8. Also, the scene where the poster is chosen is well-shot and creative; using the aforementioned famous dance is shown with the step stairs.
  9. It spreads a strong message on hatred, unfair class systems, the dangers of long-term suppression of emotions, abuse towards the mentally ill, and many other issues with how Arthur is treated horribly by society, and his ever-degrading mental state. It also talks about how cruel people can be to others.
  10. The famous scene where the Joker is on Murray Franklin's talk show and goes on a lengthy rant about how society abandoned him and treated him like trash before pulling out a gun and blowing a hole through Franklin's head, all is disturbing yet exciting. In, fact, everything he says to Murray on the live show is actually correct, and it's the perfect example on why bullying is a never a good thing.
    • Regarding the aforementioned scene, the famous quote: "How about another joke, Mur-ray? What do you get... when you cross... a mentally ill loner with a SOCIETY that ABANDONS HIM AND TREATS HIM LIKE TRASH?! I'll tell you what you get, YOU GET WHAT YOU FUCKING DESERVE!!!"... enough said.
  11. Besides that one famous quote, there are other phenomenal quotes as well:
    • "Is it just me or is it getting crazier out there?"
    • "I used to think that my life was a tragedy, but now I realize, it's a fucking comedy."
    • "When you bring me out, can you introduce me as Joker?"
  12. While the violent moments are infrequent; however, when they do happen, they're intense and disturbing enough to make the viewer feel uncomfortable with the psychological implications behind the extremely intense and bloody violence. This shows that you can make a well-written film with enough violence to upset the viewers due to its blood and behavior.
  13. At the end of the film, we see Bruce Wayne's parents being gunned down by one of the Joker's fans, allowing us to glimpse Bruce Wayne before he became Batman.
  14. The part where the Joker does a bloody smile is touching and beautiful; the crowd cheering in that scene makes it even more touching.
  15. The film has some funny moments without overshadowing the dark tone, such as when the Joker cracks an incredibly inappropriate joke on Murray Franklin's talk show about a woman's son being run over and killed by a drunk driver.
  16. While the film is supposed to be dark, there are some heartwarming moments, like when Arthur cheers up the kid on the bus.
  17. At the beginning, it uses the old Warner Bros. ("Big W") logo from the 1980s, fitting with the period the film is set in.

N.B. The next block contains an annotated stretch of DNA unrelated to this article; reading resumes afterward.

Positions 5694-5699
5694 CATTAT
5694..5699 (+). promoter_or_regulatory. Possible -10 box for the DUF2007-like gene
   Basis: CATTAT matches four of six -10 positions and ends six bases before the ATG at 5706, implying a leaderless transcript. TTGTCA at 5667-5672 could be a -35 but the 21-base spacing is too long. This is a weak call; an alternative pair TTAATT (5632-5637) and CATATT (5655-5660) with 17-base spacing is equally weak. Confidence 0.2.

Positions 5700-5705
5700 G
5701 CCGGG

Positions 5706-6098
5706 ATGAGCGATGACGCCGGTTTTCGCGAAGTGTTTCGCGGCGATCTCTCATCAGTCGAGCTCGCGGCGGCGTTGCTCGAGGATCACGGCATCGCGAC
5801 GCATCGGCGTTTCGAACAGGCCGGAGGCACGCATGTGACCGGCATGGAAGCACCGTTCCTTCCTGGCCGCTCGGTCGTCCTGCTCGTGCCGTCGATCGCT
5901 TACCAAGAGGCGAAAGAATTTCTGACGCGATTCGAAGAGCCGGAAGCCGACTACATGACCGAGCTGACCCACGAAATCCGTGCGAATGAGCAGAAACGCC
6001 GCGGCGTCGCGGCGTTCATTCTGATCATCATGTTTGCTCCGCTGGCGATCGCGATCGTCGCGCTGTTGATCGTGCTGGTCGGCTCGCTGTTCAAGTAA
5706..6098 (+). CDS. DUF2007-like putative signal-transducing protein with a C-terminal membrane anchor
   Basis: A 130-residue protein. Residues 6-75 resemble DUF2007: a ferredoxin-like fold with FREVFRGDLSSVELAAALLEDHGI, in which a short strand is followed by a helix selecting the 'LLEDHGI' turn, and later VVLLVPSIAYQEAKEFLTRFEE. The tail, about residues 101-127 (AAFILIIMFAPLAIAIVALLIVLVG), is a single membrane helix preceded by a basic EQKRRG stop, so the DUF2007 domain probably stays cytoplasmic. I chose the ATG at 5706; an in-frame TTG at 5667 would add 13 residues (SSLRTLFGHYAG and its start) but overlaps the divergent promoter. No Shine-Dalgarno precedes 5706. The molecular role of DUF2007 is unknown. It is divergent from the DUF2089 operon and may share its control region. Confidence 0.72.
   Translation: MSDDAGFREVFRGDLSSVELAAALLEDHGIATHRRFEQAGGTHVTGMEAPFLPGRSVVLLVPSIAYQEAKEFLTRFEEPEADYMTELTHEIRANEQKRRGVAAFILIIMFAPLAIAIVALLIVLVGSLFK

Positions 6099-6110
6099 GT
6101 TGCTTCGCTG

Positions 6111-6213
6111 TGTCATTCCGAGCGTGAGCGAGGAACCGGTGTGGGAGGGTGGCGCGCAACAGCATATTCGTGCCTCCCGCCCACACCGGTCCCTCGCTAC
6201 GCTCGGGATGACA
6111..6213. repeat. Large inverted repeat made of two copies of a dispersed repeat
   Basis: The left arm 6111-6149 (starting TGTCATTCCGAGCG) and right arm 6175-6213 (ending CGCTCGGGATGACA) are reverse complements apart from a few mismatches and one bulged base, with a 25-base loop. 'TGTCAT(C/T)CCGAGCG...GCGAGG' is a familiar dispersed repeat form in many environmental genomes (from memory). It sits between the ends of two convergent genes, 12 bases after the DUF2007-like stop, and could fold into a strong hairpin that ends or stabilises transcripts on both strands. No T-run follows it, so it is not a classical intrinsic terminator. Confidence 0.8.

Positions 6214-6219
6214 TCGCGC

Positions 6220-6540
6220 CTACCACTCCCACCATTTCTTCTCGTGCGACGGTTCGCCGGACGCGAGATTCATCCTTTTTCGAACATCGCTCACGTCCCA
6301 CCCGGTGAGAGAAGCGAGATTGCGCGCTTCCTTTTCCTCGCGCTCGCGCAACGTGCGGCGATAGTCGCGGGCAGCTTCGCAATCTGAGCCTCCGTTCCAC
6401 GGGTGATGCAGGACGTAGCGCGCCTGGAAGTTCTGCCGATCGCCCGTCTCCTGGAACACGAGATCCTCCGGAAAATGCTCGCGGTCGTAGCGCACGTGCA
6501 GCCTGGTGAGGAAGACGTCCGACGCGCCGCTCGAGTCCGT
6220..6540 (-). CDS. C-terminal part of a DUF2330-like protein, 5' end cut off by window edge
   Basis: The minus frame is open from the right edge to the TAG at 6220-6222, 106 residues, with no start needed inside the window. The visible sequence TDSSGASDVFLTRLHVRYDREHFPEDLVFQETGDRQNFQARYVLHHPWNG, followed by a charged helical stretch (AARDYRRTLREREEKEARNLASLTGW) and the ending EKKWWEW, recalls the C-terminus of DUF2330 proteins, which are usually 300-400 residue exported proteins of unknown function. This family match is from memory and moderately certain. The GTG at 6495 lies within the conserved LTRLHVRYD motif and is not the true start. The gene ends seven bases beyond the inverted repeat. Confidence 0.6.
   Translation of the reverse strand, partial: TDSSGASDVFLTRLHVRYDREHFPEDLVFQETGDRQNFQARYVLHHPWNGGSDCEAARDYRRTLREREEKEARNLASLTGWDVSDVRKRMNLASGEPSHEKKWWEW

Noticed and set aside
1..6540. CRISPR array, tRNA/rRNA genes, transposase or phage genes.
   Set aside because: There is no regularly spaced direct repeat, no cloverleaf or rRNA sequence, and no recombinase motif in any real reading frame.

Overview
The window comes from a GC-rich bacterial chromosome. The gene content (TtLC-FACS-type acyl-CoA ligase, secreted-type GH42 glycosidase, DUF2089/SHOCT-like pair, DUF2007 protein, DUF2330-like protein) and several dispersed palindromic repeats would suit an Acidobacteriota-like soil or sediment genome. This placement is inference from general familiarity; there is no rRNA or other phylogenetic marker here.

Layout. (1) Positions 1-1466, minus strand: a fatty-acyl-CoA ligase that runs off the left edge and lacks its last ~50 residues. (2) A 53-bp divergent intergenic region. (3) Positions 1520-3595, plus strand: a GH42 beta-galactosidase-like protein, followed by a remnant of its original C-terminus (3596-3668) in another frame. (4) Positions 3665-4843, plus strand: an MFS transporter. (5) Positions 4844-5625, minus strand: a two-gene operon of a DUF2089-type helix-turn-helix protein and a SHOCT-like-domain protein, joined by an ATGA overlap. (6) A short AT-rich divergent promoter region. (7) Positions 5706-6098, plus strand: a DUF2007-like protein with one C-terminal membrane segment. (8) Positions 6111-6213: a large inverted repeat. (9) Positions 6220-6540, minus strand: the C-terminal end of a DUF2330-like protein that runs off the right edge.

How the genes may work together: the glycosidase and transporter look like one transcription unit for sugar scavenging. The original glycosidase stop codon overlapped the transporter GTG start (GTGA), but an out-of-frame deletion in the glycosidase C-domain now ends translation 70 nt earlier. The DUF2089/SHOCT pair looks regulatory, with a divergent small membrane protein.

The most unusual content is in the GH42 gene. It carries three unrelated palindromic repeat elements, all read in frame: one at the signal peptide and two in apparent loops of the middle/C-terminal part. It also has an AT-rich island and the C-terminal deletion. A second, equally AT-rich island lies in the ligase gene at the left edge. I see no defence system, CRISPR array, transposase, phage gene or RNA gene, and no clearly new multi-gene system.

18. It's a very different take on a comic-based film, presenting it less as an action blockbuster and more as a character study, and it's refreshing to see how it worked well.
  19. Todd Phillips, the director of this film, captures the charm of his films, but instead of comedy (e.g. The Hangover), it's a crime drama thriller, which worked amazingly at its true potential.
  20. The cinematography is perfect, to the point that it was nominated for best cinematography at the 92nd Academy Awards. It also feels like one shot was needed to make the film, and the scenes are sharply vivid thanks to the help of the cinematography that does everything to make its picture at its best.


Critical and audience response

While Joker polarized critics, it received widespread acclaim from audiences. Although Phoenix's performance, direction, editing, musical score, and cinematography were heavily praised, the dark tone, portrayal of mental illnesses, and graphic violence divided opinions and generated concerns of inspiring real-world violence; the movie theater where the 2012 Aurora, Colorado mass shooting occurred during a screening of The Dark Knight Rises refused to show it out of respect for the victims.[6][7]

Chris Stuckmann gave the film an "A-" rating,[8] Jeremy Jahns gave it an "Awesometcular" rating,[9] and featured it in his list of the Best Movies of 2019.[10]

Box office

Joker became a major box office success and set records for an October release. It was the first ever R-rated film to gross over $1 billion worldwide[1][2] and became the sixth-highest-grossing film of 2019 (managing to outgross Star Wars: The Rise of Skywalker by over $105,000).[11] It is also the highest-grossing R-rated film of all time.[12]

Awards and nominations

Joker has been nominated for and won multiple awards, including the Golden Lion at the 76th Venice International Film Festival. It earned eleven nominations at the 92nd Academy Awards, including Best Picture and Best Cinematography, but it lost to Parasite and 1917. However, it won Best Actor in a Leading Role for Joaquin Phoenix and Best Original Score.


  • Martin Scorsese was originally about to produce the film but backed out on that.[13]
  • This was the first film to debut the new Village Roadshow Pictures logo, although the logo is still at the end.



External links